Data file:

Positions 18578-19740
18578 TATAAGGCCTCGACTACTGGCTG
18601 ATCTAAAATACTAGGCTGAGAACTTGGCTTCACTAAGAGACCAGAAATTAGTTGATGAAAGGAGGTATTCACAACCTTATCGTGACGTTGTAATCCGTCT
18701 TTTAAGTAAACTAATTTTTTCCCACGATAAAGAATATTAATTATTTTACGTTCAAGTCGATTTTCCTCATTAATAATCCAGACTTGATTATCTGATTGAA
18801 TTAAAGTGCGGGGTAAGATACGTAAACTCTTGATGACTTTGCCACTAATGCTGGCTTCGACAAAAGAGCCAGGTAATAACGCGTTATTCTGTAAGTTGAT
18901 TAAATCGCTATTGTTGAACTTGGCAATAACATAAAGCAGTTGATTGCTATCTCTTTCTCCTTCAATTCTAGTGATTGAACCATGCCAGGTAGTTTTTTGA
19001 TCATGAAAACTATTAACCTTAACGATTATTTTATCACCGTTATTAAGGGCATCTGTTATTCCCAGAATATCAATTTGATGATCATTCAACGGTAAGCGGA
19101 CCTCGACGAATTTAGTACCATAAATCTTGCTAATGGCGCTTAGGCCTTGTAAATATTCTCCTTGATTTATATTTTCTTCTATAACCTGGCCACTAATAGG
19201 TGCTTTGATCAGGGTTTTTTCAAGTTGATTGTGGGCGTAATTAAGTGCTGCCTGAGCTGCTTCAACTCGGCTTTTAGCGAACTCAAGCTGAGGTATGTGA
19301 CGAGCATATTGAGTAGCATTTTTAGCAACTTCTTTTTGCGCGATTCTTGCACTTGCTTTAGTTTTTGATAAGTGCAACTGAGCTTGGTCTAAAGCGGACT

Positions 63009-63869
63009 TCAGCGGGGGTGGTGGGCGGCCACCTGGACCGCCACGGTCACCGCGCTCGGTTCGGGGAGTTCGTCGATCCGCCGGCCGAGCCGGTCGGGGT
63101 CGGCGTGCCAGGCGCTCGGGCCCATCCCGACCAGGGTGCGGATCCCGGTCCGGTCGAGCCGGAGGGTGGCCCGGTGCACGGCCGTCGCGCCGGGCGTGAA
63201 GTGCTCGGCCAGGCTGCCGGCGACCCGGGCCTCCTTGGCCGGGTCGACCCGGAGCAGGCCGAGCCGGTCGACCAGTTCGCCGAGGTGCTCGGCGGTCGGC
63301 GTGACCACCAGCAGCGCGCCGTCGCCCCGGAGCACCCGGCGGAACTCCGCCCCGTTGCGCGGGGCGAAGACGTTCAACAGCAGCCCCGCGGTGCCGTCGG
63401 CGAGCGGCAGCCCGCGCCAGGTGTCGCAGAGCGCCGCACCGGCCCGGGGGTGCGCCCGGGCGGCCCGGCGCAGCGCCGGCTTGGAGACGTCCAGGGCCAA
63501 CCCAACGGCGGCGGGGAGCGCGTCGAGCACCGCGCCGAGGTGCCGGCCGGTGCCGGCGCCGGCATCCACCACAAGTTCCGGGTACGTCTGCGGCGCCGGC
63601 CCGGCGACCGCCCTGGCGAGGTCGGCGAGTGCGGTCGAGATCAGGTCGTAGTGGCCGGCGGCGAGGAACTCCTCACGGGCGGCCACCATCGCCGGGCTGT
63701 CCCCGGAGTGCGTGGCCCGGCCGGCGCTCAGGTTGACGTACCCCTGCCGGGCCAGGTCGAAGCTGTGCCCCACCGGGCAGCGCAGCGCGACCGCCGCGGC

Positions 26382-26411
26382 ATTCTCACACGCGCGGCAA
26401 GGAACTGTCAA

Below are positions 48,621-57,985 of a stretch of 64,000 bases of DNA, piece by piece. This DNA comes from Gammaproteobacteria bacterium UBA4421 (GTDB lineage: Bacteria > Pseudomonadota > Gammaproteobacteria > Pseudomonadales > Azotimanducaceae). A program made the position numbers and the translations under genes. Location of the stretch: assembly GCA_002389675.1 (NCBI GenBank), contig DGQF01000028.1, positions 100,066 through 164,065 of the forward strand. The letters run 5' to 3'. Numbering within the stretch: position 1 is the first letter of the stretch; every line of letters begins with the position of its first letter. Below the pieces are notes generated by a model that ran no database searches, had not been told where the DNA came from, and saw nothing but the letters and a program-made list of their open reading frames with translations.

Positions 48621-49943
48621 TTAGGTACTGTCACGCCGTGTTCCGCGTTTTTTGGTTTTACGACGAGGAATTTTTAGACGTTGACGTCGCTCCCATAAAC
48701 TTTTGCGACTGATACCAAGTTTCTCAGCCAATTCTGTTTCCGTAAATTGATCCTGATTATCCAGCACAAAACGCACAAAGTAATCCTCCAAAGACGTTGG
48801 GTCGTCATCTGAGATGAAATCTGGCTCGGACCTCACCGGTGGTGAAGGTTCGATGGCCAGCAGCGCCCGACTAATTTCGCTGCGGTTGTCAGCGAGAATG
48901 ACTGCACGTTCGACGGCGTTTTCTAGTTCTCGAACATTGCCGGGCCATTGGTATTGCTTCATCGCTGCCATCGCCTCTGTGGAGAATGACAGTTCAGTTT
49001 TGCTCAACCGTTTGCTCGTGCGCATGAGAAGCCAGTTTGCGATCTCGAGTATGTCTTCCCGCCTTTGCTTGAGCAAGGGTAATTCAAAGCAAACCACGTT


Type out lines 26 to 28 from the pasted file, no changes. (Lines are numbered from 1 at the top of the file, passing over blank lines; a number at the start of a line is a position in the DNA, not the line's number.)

48701 TTTTGCGACTGATACCAAGTTTCTCAGCCAATTCTGTTTCCGTAAATTGATCCTGATTATCCAGCACAAAACGCACAAAGTAATCCTCCAAAGACGTTGG
48801 GTCGTCATCTGAGATGAAATCTGGCTCGGACCTCACCGGTGGTGAAGGTTCGATGGCCAGCAGCGCCCGACTAATTTCGCTGCGGTTGTCAGCGAGAATG
48901 ACTGCACGTTCGACGGCGTTTTCTAGTTCTCGAACATTGCCGGGCCATTGGTATTGCTTCATCGCTGCCATCGCCTCTGTGGAGAATGACAGTTCAGTTT